Farmington Off The Beaten Path

  • Eloy Lecompte:  1832
    Eloy Lecompte: 1832
    by deecat
  • Louis Bolduc House:  National Historic Landmark
    Louis Bolduc House: National Historic...
    by deecat
  • Old Brick House: 1st Brick House W. of Mississippi
    Old Brick House: 1st Brick House W. of...
    by deecat

Most Recent Off The Beaten Path in Farmington

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    Sainte Genevieve Caholic Church

    by deecat Updated May 8, 2011

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    Sainte Genevieve Catholic Church
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    Be sure to see ALL THE PICTURES

    The Catholic Church in Sainte Genevieve is called Church of Ste. Genevieve, and it is the third church on this site. The first was an old log church in "Le Grand Cham" [Big Field] located southeast of the present townsite. In the late 1700's, they dismantled it and moved it to its present site and enlarged it. A stone church was built starting in 1831, but in 1876 work began on a new church that was to be built around and above the old stone structure. Note that the "pillars in the present church are part of the old rock church, and the foundation was left in place to help support the brick church." They enlarged the church to its present size in 1911.

    Today, the clock tower and steeple rises 193 feet above the street level and houses four huge bells that chime throughout the day. There are five people interred beneath the altar area.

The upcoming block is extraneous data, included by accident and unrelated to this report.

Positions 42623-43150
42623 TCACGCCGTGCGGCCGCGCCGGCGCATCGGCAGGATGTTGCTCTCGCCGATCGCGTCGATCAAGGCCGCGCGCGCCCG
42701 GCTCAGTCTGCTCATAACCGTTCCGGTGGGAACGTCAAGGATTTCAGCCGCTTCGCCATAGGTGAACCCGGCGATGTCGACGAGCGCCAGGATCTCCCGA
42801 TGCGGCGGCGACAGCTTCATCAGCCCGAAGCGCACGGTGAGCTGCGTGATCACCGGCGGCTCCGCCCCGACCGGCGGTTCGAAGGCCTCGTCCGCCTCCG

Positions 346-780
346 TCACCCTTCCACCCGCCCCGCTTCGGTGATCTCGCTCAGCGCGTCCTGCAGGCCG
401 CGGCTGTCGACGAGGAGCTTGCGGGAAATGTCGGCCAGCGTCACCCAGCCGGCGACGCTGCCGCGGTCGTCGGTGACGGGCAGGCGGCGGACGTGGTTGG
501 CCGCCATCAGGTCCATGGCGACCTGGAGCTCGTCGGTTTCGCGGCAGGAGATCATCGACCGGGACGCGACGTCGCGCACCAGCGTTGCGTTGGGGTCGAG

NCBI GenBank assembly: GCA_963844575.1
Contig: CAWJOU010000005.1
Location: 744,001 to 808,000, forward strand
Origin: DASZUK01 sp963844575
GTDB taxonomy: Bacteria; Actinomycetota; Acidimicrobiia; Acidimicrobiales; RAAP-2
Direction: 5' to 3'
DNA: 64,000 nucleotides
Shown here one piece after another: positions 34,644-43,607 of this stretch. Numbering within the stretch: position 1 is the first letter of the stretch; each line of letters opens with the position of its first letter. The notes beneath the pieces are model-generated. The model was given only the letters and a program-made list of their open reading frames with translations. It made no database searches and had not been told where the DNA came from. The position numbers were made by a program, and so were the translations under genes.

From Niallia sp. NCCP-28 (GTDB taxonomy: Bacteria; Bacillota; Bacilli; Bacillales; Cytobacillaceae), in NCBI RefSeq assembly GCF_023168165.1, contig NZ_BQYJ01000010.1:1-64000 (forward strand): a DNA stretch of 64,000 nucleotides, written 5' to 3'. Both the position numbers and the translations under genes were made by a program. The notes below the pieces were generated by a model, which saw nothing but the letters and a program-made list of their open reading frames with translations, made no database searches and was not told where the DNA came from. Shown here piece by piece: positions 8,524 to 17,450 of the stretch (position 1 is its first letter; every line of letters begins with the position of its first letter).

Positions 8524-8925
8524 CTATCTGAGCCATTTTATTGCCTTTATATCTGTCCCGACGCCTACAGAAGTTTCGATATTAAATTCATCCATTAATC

We discovered that the painted statues in the sanctuary represent Christ, St. Paul, the twelve Apostles, and Saints Gregory, Ambrose, Augustine, and Jerome. There are 49 statues in the church.

    There is a baptistry that is located in the Ste. Genevieve chapel, and "it contains an old stone bowl which is claimed to be the ORIGINAL baptism bowl from the log church of 1794."

    There are beautiful stained glass windows [see photo #2]. I was also impressed with the white Texas marble.

    Special tours can be arranged if you call the number:(573) 883-2731.

    Related to:
    • Religious Travel
    • Seniors
    • Architecture

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    Take a short trip to Ste. Genevieve, Missouri

    by deecat Updated May 8, 2011

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    Eloy Lecompte:  1832
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    Although I had visited Sainte Genevieve before, my husband Allan had never been so we took a little road trip from Farmington to Sainte Genevieve. It is located on the west bank of the Mississippi River. Many of its first residents were French-Canadian who were farmers and produced salt and lead from the nearby creeks and mines. This French influence is evident throughout the town.

    There is so much to do in this small town that one day might not be enough. If so, there are wonderful Bed & Breakfast Inns to stay such as Inn St. Gemme Beavais on North Main Street, La Dee Marie Bed and Breakfast on Jefferson Street, Main Street Inn Bed & Breakfast on North Main Street, Somewhere Inn Time on Jefferson or Southern Hotel on South Third Street.